“Never be afraid to invest in yourself. If you can’t invest in yourself whether it be time or money why would anyone in the music industry want to invest in you?”
Check out the interview with PoeticSoldier exclusively on Skilly Magazine Online.
How were you able to start your journey in the entertainment business? Where did this all start?
PoeticSoldier: It all started with a pen, notebook, and a lonely child looking for a way to escape reality. At the age of 9 I started writing free verse poems, rhymes, songs; anything that came to mind. I always went by the name Poetic Soldier in high school because of the way I turned my poetry into such a powerful weapon and used it to overcome the bullies and the battles I went through as a young child.
At the age of 22 I met my producer, Fatso (Raul Ortiz) of Gothem Records (independent label from Chicago). We worked on a collab album with local rapper (Insomniac) called Immortal Poetry. After the CD release party I started working on my first solo album War of Words in my home studio. That was released in 2015. It wasn’t until I put my lyrics over a beat that I really felt the fire ignite inside me and that’s the real point that PoeticSoldier was born.
What are some of the creative ways you use to promote your music?
I do a lot of promoting on social media. I will sit for hours at my desk in front of my computer sending my music to each and every person on my friends list. I also join different competitions such as Coast2Coast, Exposure, and One Shot to try and get my music to be heard by more of the mainstream world.
I also host CD release shows for each album I have put out and I travel to a lot of different open mics. I have gone to Atlanta and Miami to perform in different hip hop events. When I went to Miami I invested myself in the Coast2Coast hip hop convention and was a sponsored artist where we had a table at the convention people could come listen to my music and get merchandise.
I have stood 10 hours in the Chicago freezing weather just to get a chance to rap 16 bars for Horse Shoe Gang, but it was so worth it.
What is the greatest challenge you face in today’s entertainment business? How do you overcome them?
I think the biggest challenge I face in today’s entertainment business is being heard. It’s hard as a white local female rapper in the underground to compete with the mainstream hip hop world. You can’t just come out with a song or a verse that sounds exactly like the last guy. The hip hop industry is looking for the next hottest artist.
You have to speak from the heart every time but also give your fans what they want to hear and what they can relate to. It’s not always easy to overcome the challenges you sometimes face in the hip hop world, but you have to accept those challenges and then face them head on.
How is the music scene like in your hometown? What do you like about it and what don’t you like?
I live in the south suburbs of Chicago about 20 minutes outside the city and there is a lot of talent lurking in the shadows. The music scene is always alive in my city. You take a drive down I55 to the lakeshore there is music on every corner.
No matter where you go in the city Chicago you will find music. That’s what I love about my city. There isn’t one thing I don’t like about the music scene in Chicago; it’s actually the reason why I have stayed due to the up rise in violence. It’s the way the city sings to me and inspires me I guess. Never want to lose that feeling.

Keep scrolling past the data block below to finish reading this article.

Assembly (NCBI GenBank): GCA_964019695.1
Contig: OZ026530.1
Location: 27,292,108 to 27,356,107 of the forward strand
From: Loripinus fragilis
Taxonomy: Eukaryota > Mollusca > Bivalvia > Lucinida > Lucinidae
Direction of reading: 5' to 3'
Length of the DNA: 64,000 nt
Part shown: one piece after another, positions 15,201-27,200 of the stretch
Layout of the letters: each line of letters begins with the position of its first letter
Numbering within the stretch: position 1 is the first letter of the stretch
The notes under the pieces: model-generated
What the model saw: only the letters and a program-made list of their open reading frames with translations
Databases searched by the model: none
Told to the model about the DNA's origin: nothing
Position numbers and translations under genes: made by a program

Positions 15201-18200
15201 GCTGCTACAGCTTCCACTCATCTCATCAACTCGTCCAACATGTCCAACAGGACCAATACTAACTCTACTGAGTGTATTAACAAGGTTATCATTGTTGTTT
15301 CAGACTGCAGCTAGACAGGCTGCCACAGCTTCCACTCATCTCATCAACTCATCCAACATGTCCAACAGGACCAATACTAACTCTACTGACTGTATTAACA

Where do you think the future of music is going to be? How do you feel artists can be more a part of it?
I think the future of music rests in social media. Back in the day you would send your demo to a record label or to a disk jockey at your local radio station to be heard. Now you have to upload everything via social media because that’s where everybody hangs out.
I think if you want to be a bigger part of the music world you have to get on social media and share your music with everyone. Not just one social media site, get on all of them and sit down every day and post and update your social media as much as possible.
What advice can you give to other upcoming artists and musicians trying to achieve success?
Never be afraid to invest in yourself. If you can’t invest in yourself whether it be time or money why would anyone in the music industry want to invest in you?
What inspires you to write your next song?
Life inspires me. My city inspires me, there are so many things that inspire me to write music the list could go on for miles. If I had to pick just one I would say it’s the feeling I get inside when I hear my music come to life through the speaker. It inspires me to be a better writer, a better lyricist, a better musician and that’s what gives me the motivation to start working on my next song.
What are the steps you take to make a song?
First step is to inspire myself to create a song. I throw on some beats and I sit back and relax. I listen to each beat carefully. I let the music sing to me before I sing to the music. Each beat brings a different emotion to the surface. I sit at my desk in my home studio and I pick a beat that I feel suits the style of the song I am going to write and once the wheels start turning it’s lift off from there. I could sometimes write 3 or 4 songs in a day if I feel that inspired to do so.
What do you think makes a great song?
I think there is a lot to making a great song like lyrics, melodies, bass lines, hooks, etc. I think the most important thing to making a great song is the heart and soul the individual writer puts into the song.
Where can we connect with you? Can you give us your social media links and where we can contact you?